Wilfred Owen chose the title "Dulce et Decorum Est" to disapprove its lie and reveal the sarcasm and irony. Calling the readers "my friend," Owen discourages the "children's" beliefs in the old lie. Experiencing the devastation of war, Owen got inspired by the intense feelings and emotions to write it out. As a former teacher Owen was completely terrified when he saw the terrible things happening to his young comrades, no different to the children Owen once taught. His use of rhymes, vivid language and imagery phrases point out his expression. The poem describes the fatigue, blindness, death, sufferings, and horrors of war. It shows the everlasting painful conditions of a soldier "bent double", "trudging" through mud with bloody feet and blind eyes, cautious to every second, aware of the death beyond death. Moreover worse, ill with fatal wounds and poisoned lungs. This poem gives a big lead to criticisms to those who would influence war as time for glory.
As a poem with an anti-war subject, Owen creates a serious tone with both slow emotional trudging and hasty action. He writes with a battlefield rhythm. This affects the extreme portrayal of war as horrid and dreadful. Owen wanted the reader to take out of the poem the feelings he had placed in it writing. In stanza one Owen wrote with a flowing tone including commas and full stops and separating different lines to make the reader feel it out line by line. It described the daily situation for the soldiers in trenches. For the last stanza Owen used the present continuous tense, omitting full stops to give the sense to the reader that this is happening right now next to them. Finally he added rhyme like any other poem to give it a poetic tone.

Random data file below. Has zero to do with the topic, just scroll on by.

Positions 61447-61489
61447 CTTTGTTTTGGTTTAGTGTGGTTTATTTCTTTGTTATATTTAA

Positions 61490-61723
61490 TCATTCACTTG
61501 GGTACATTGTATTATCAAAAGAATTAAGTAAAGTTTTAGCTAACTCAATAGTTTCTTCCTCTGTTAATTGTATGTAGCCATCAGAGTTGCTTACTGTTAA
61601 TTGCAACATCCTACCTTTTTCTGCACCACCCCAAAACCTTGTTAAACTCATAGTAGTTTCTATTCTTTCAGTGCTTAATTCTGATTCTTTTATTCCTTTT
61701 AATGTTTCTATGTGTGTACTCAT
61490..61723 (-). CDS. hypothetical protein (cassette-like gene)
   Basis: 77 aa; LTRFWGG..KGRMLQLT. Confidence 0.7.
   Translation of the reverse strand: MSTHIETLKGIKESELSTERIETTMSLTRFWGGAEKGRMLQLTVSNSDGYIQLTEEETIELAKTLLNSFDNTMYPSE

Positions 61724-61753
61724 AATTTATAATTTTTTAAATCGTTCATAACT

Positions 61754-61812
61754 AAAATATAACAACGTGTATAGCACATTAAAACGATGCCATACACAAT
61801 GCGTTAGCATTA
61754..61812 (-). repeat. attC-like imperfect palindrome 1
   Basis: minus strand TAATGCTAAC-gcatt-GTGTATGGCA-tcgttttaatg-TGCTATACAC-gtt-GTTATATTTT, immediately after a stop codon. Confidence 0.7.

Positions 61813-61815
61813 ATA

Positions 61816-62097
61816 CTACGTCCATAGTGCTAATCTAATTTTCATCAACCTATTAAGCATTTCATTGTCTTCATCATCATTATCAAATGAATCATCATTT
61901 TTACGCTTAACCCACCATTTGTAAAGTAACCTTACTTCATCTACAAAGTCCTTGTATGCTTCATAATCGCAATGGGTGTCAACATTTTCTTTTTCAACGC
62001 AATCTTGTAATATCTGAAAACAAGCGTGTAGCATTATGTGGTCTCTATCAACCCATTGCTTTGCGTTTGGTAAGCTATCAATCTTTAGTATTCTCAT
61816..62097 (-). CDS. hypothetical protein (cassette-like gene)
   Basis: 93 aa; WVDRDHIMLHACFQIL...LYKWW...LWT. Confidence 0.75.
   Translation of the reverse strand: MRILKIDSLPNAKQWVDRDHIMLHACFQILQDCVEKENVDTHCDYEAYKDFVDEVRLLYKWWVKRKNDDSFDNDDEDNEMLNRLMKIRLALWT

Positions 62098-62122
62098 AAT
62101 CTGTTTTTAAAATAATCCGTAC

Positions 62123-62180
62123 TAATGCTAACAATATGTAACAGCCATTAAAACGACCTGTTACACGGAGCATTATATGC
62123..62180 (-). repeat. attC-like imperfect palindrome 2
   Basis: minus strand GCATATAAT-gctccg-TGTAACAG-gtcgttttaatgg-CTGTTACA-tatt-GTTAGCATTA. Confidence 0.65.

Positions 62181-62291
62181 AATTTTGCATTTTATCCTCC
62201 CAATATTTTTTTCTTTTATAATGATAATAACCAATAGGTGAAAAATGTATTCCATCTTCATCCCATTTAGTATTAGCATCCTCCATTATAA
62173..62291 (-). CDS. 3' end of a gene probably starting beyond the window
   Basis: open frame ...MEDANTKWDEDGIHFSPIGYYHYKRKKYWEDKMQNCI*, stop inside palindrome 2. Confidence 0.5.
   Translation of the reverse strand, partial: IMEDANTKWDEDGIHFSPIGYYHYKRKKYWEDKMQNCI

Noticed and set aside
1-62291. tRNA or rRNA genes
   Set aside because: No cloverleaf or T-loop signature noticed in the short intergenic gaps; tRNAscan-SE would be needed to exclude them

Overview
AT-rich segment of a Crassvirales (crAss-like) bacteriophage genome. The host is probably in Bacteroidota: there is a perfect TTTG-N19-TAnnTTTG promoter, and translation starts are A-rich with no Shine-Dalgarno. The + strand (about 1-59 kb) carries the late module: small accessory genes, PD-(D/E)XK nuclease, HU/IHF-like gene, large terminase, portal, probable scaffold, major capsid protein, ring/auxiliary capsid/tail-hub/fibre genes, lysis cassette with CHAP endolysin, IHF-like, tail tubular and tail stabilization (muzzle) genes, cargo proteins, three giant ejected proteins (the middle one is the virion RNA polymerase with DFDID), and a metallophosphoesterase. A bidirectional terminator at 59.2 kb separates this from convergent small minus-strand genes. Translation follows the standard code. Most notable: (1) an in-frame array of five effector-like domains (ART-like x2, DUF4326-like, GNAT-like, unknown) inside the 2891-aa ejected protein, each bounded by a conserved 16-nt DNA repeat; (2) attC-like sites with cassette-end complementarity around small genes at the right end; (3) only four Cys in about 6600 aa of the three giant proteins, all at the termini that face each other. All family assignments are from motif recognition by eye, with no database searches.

Starting off with the line, "Bent double, like old beggars under sacks," tells us how the glorious uniforms of the proud soldiers turned into dirty, torn up sacks similar to the ones a beggar wear. Line 20, "His hanging face like a devil's sick of sin," conveys how untruthful it is to die for country this way and that the war is worse than the devil itself.